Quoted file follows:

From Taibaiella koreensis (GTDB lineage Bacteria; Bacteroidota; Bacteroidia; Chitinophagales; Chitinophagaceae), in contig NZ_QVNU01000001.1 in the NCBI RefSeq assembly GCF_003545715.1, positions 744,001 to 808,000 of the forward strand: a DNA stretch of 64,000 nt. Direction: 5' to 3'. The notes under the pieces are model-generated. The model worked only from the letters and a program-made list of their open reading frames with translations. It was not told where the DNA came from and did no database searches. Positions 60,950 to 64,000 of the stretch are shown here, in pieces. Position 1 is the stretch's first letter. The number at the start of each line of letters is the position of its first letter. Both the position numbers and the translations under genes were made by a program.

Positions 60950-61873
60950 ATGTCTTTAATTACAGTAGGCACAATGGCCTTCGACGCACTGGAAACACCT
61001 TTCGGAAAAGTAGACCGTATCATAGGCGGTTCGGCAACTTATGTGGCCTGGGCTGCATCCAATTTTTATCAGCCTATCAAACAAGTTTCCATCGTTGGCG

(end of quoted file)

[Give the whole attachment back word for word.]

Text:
From Taibaiella koreensis (GTDB lineage Bacteria; Bacteroidota; Bacteroidia; Chitinophagales; Chitinophagaceae), in contig NZ_QVNU01000001.1 in the NCBI RefSeq assembly GCF_003545715.1, positions 744,001 to 808,000 of the forward strand: a DNA stretch of 64,000 nt. Direction: 5' to 3'. The notes under the pieces are model-generated. The model worked only from the letters and a program-made list of their open reading frames with translations. It was not told where the DNA came from and did no database searches. Positions 60,950 to 64,000 of the stretch are shown here, in pieces. Position 1 is the stretch's first letter. The number at the start of each line of letters is the position of its first letter. Both the position numbers and the translations under genes were made by a program.

Positions 60950-61873
60950 ATGTCTTTAATTACAGTAGGCACAATGGCCTTCGACGCACTGGAAACACCT
61001 TTCGGAAAAGTAGACCGTATCATAGGCGGTTCGGCAACTTATGTGGCCTGGGCTGCATCCAATTTTTATCAGCCTATCAAACAAGTTTCCATCGTTGGCG